Take the egg. Of course we all buy free range. Boiled, fried, poached, scrambled etc, the egg is a versatile nutritious protein rich product born out of deleriously happy hens romping around in their fresh green paddock, picking out worms and making that cute gurgling noise.
This is a paragraph from an article in Ethical Survey; an online magazine promoting fairness, compassion and responsibility:
“In order to qualify as free range, laying hens must have constant daytime access to the outside world, with available outdoor space of 4 square metres per bird. However, with nothing to stipulate how many exits from the barn must be made available, many “free range” facilities end up being nothing more than crowded barns with one or two small flaps available for outside access. With current EU regulations stating that the indoor housing for free range birds need only provide a square metre of space for every 9 hens, many modern barns can house well over ten thousand hens in cramped, multi-tiered facilities that are a world away from the happy free range chickens advertised on egg boxes and in television commercials. In fact, due to the sheer volume of birds living in these cramped conditions with such limited access to practical exits, many of Britain’s apparently free range hens will never spend any time outdoors at all.”
Do we believe that? Do we want to believe it? Can that precious term “Free Range” be so slippery?
Let’s look at bread. A few minutes in the toaster gives us an instant hit of crisp hot satisfaction. It’s the perfect thing to have first thing in the morning (“Or any time,” says he in that jolly, slightly patronising manner.) oozing with butter and a sweet marmalade. There’s even egg on toast or boiled egg with soldiers. Double delight. You can’t get more natural than that.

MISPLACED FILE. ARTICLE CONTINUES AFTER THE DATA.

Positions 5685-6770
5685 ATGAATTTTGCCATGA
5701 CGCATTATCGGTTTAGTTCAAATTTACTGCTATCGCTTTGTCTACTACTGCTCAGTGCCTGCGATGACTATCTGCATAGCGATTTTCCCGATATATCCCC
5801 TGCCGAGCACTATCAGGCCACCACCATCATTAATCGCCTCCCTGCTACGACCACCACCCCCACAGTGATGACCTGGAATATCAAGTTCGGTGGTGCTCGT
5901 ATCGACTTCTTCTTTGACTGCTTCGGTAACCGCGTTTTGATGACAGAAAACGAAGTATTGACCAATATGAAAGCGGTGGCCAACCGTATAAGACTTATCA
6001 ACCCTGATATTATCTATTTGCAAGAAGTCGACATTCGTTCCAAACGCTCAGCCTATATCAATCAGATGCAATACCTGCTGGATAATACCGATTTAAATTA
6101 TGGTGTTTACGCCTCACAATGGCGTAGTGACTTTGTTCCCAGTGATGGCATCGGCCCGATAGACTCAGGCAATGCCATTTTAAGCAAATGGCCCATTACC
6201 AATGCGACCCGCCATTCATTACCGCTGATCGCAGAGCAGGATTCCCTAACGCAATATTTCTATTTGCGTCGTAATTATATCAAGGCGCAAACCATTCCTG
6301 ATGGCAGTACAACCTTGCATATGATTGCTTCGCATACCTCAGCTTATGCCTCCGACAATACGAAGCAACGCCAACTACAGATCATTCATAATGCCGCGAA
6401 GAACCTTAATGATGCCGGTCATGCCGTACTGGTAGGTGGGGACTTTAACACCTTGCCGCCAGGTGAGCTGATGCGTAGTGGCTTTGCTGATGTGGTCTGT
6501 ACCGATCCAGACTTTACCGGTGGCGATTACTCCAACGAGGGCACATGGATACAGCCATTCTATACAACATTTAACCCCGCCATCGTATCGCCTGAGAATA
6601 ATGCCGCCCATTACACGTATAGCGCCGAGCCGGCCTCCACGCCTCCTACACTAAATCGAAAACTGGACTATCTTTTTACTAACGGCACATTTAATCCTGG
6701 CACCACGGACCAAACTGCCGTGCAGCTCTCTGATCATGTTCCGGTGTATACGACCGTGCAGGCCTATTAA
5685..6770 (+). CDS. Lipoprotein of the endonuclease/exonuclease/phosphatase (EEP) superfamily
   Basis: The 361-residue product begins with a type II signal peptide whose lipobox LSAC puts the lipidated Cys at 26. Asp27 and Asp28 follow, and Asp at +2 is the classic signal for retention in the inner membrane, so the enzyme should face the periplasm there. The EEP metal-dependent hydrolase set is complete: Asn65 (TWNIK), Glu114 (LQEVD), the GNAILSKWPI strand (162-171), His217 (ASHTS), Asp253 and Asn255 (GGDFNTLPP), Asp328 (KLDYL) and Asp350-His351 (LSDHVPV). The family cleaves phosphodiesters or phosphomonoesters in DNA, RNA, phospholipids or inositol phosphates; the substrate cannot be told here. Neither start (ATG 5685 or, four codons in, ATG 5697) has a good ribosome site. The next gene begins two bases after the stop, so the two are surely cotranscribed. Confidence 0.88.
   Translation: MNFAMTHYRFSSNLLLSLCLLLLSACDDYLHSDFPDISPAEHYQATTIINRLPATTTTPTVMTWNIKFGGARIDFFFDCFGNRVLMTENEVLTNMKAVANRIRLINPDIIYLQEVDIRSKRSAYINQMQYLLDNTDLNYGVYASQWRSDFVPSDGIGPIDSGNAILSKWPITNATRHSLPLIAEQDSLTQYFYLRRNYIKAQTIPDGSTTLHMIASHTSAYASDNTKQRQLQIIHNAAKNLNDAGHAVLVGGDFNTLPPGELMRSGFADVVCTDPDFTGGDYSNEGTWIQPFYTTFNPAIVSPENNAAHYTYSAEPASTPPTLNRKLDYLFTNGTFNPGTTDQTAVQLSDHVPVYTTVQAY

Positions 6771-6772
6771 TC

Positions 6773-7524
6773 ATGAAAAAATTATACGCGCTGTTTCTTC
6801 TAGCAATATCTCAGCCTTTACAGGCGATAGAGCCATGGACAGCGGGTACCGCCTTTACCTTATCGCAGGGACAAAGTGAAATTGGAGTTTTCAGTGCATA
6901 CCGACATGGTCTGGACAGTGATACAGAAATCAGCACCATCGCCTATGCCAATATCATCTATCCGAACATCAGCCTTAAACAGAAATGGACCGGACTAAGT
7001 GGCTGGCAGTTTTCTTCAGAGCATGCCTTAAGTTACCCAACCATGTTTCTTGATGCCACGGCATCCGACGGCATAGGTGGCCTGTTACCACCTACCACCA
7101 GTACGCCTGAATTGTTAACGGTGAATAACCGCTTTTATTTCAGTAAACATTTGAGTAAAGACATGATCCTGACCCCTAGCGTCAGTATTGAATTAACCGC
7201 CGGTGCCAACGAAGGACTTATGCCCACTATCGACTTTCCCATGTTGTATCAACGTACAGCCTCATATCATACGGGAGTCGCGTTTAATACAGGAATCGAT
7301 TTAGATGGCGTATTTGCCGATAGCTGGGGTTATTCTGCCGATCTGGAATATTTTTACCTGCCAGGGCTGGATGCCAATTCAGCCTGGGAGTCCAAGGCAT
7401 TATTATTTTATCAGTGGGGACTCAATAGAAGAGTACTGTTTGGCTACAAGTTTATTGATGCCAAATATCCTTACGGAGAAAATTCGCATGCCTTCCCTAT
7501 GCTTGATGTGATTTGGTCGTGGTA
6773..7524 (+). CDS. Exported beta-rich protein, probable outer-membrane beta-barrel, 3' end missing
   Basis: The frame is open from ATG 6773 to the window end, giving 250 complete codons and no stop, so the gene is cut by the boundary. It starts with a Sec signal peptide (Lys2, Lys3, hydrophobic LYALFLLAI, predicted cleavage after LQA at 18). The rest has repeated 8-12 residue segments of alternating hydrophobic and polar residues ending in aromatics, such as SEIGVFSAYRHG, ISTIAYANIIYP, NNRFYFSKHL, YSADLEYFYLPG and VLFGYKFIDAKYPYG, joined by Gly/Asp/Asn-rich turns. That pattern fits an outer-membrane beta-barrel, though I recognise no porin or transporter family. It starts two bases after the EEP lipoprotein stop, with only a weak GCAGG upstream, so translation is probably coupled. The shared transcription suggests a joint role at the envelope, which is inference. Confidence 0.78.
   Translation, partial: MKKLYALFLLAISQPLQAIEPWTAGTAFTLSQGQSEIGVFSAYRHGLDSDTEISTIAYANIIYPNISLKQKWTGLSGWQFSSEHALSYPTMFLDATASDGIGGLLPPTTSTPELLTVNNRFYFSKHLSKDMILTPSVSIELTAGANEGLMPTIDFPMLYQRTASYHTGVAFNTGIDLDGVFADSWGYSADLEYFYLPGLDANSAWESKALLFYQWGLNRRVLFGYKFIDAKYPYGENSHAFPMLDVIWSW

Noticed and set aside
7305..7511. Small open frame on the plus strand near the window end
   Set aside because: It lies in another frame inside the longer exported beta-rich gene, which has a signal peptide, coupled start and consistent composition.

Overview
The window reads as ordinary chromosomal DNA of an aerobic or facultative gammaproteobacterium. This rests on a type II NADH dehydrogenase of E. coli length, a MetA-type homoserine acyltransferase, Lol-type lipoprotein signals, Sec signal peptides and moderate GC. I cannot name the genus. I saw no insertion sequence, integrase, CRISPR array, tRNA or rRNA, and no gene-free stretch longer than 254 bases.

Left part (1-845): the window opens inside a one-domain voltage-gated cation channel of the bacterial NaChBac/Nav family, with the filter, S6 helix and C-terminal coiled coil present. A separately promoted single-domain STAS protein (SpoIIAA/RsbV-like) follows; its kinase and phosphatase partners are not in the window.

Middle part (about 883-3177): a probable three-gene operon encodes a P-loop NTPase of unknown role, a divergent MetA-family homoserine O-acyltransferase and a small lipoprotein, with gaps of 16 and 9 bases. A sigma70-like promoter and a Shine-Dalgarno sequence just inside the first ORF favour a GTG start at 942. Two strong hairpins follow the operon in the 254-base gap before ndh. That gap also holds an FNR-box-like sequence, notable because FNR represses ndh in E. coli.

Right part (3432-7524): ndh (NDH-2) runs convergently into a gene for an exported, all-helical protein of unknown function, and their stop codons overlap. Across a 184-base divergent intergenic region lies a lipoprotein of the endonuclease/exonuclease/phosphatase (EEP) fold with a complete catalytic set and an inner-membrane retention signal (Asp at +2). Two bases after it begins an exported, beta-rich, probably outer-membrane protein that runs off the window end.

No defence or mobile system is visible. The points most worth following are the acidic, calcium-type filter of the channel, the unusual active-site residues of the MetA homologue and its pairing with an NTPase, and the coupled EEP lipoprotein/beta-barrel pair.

Do you know what the Chorleywood Bread Processis? It’s used in all but the rarest of artisan bakeries. The method sort of force feeds the bread in order to cut down the rising time. Even most of the small bakeries on the street corner buy in pre-made dough created in this way. The supermarkets who claim to bake in their very own in-store bakery use this type of dough as well. But isn’t that wonderful aroma of freshly baked bread so tempting?
Yes it is, that’s why I bake my own using the slow coach method. I think the mass media has convinced us that we live such busy lives. We have no time to spend making choices and cooking with time and love. We have phones to stare at, passing cheap jokes between virtual friends or expressing disgust at fake news and half read articles.
That TV chef, you know, the cheeky chappy with the sticky out tongue.
He dashes around his vast well stocked kitchen flipping pans and banging packets of spaghetti on his granite surface.
“If you think you can’t prepare a balanced nutritious meal in fifteen minutes then think again.”